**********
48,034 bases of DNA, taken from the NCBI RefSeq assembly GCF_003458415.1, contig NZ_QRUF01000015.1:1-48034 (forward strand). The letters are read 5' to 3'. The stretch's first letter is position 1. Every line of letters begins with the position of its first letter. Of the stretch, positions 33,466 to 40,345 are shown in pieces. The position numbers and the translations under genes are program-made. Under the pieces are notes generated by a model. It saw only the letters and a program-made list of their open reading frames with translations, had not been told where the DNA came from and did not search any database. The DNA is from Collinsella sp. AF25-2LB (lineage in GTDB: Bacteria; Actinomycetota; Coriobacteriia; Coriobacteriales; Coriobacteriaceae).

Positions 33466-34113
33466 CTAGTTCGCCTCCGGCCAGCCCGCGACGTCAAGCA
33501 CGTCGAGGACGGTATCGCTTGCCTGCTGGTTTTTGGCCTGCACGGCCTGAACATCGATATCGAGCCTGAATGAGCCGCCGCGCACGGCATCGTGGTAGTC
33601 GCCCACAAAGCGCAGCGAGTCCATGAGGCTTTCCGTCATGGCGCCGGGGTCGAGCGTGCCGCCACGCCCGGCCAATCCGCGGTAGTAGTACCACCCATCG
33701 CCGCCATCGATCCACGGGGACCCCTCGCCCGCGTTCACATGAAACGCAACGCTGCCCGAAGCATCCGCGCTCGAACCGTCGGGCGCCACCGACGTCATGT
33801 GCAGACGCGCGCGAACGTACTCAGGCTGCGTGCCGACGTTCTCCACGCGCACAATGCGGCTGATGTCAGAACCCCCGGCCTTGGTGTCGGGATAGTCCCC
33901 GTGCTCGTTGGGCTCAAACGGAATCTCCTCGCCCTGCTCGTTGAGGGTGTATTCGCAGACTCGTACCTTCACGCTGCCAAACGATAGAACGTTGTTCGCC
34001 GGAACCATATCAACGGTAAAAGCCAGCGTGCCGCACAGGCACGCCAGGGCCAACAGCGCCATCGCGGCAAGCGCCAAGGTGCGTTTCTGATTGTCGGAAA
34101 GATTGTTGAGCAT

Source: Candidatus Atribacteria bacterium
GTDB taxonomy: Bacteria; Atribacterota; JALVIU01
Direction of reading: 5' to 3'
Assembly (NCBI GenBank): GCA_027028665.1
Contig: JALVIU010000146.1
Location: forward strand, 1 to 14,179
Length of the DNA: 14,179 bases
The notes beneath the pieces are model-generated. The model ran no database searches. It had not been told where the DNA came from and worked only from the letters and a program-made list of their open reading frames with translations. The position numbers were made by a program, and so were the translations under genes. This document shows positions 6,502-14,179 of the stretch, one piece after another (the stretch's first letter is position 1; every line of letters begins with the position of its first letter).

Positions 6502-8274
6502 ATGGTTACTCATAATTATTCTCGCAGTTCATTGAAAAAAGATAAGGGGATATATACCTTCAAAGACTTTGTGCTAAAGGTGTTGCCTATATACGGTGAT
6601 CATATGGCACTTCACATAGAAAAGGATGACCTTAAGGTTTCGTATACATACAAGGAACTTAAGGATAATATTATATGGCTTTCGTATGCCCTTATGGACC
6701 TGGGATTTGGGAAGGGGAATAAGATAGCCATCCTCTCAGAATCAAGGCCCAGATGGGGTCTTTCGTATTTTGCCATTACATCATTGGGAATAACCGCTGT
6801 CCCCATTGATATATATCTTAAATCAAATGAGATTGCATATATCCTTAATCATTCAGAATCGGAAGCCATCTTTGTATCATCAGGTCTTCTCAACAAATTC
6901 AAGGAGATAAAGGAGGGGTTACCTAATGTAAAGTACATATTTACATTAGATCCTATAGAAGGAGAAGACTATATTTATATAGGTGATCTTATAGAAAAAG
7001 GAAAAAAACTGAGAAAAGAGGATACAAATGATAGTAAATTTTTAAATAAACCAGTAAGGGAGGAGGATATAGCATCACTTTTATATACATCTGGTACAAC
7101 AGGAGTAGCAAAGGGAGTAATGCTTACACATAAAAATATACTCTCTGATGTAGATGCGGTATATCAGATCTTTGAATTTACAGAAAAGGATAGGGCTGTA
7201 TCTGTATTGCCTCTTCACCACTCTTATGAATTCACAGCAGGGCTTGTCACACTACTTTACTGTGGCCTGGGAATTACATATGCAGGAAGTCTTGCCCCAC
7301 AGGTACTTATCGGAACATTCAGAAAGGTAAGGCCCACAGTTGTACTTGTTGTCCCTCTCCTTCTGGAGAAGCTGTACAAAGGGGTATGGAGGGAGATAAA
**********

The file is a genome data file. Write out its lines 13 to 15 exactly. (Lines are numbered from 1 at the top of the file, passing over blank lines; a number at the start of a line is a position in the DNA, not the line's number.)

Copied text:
Direction of reading: 5' to 3'
Assembly (NCBI GenBank): GCA_027028665.1
Contig: JALVIU010000146.1